On Friday, the FDA proposed new guidelines that would remove the requirement that gay and bisexual men abstain from sex before donating blood.
Under the new proposed guidelines, time-based deferrals would be eliminated for men who have sex with men (MSM) and women who have sex with MSM.
“The US Food and Drug Administration today is proposing a change from time-based deferrals to using gender-inclusive, individual risk-based questions to assess blood donor eligibility to reduce the risk of transfusion-transmitted HIV,” the agency said. Statement Friday. “The proposal is in line with policies in place in countries such as the United Kingdom and Canada.”
“These draft recommendations are based on FDA’s careful review of available data, including data from other countries with similar HIV epidemiology that have established this approach and ongoing surveillance of the US blood supply. Based on available data, the agency believes that implementation of the proposed individual risk-based questions will not compromise the safety or availability of the blood supply. believes,” the agency continued.
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During the AIDS crisis in the 1980s, the FDA banned men who had sex with other men from donating blood again. In 2015, the agency eased the rule, allowing gay and bisexual men to donate blood if they had not been sexually active in the previous year, according to CNBC.
As a result of the shortage of blood donors during the Covid pandemic, the FDA further eased restrictions in April 2020, allowing gay and bisexual individuals who have not engaged in sexual activity within the past three months to donate blood.
“Whether it’s someone involved in a car accident, or someone with a terminal illness, donating blood saves lives every day,” said FDA Commissioner Robert M. Calif, MD said.
“Maintaining a safe and adequate supply of blood and blood products in the US is a top priority for FDA, and this proposal allows us to continue using the best science for individual risk assessment regardless of gender or sexual orientation,” he added.
“Our approach to this work has always been and will continue to be based on the best available science and data. Over the years, this data-driven process has enabled us to refine our policies so as to maximize who is eligible to donate blood while maintaining appropriate safeguards to protect recipients,” said Peter, MD, director of the FDA’s Center for Biologics. Marks, MD, Ph.D., Evaluation and Research.
“We will continue to follow the best available scientific evidence to maintain an adequate blood supply and reduce the risk of spreading infectious diseases and are committed to finalizing this draft guidance as soon as possible,” he continued.
Below is the new proposed guidance:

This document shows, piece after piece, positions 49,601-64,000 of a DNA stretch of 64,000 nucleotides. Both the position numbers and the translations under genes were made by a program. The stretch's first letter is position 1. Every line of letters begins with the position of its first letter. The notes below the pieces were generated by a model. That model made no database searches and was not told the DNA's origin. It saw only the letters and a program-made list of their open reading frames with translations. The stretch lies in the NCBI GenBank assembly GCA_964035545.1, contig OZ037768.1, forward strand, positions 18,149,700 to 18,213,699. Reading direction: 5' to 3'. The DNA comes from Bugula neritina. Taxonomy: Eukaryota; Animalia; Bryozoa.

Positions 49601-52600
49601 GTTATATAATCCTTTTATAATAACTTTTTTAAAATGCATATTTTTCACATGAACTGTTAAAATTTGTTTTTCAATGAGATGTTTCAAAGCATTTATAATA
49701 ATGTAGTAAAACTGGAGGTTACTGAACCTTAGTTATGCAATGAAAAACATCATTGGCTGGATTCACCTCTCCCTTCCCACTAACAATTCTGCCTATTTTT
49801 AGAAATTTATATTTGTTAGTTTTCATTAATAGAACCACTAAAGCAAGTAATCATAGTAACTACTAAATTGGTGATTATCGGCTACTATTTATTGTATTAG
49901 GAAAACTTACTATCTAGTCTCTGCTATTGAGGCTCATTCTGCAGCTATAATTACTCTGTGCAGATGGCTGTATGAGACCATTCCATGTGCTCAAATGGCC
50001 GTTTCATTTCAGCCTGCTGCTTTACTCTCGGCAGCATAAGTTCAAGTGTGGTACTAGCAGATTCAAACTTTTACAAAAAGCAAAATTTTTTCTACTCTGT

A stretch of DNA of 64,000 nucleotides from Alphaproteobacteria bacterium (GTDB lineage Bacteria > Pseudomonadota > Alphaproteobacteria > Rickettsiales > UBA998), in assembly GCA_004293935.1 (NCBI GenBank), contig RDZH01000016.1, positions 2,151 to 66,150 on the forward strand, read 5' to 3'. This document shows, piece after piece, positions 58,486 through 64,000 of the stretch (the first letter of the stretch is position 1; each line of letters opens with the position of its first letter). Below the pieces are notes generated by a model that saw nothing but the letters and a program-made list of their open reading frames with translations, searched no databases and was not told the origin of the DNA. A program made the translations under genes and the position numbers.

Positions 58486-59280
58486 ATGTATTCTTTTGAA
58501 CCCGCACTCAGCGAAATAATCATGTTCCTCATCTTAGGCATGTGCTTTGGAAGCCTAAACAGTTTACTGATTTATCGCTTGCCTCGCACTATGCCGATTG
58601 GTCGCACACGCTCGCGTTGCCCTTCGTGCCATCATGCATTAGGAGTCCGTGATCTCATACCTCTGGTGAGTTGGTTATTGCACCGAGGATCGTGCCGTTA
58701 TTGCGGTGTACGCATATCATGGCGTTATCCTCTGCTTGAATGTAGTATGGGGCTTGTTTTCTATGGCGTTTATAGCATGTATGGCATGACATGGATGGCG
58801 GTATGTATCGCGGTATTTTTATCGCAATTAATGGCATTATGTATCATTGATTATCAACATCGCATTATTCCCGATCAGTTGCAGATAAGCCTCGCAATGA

- Time-based deferrals are removed for men who have sex with men (MSM) and women who have sex with MSM.
- The current donor history questionnaire will be revised to ask all prospective donors about new or multiple sexual partners in the past three months.
- Prospective donors who report having a new sexual partner or having more than one sexual partner in the past three months are then asked about a history of anal intercourse in the past three months.
- All prospective donors who report having a new sexual partner or having more than one sexual partner and who have had anal intercourse in the past three months are deferred from donation.
- Under this proposal, a prospective donor who does not report having a new or multiple sexual partner and having anal intercourse in the last three months, if he meets all other eligibility criteria, may be eligible to donate.
Other considerations in guidance include:
- There were no changes in donor deferment periods for individuals who exchanged sex for money or drugs, or for other HIV risk factors with a history of non-prescription injection drug use.
- Any person who has tested positive for HIV or has taken any medication to treat HIV infection will continue to be permanently deferred.
- Blood establishments are still required to screen all blood donations for evidence of certain transfusion-transmitted infections, including HIV, hepatitis B and hepatitis C.
Proposed guidance regarding pre-exposure prophylaxis (PrEP) or post-exposure prophylaxis (PEP):
- Those taking oral medications to prevent HIV infection, such as PrEP or PEP, should postpone their last dose for up to three months.
- Those taking PrEP, an injection to prevent HIV infection, are deferred for two years from their most recent injection.
- Some blood establishments currently have deferral policies regarding the use of drugs to prevent HIV infection.
- Available data show that the use of PrEP and PEP can delay HIV detection by licensed screening tests for blood donation, potentially leading to false negative results.
FDA will allow 60 days for public comment on the proposal.
“The agency will review and consider all comments before finalizing this guidance, which will then be implemented by the nation’s blood collection organizations through an updated donor history questionnaire,” the agency said.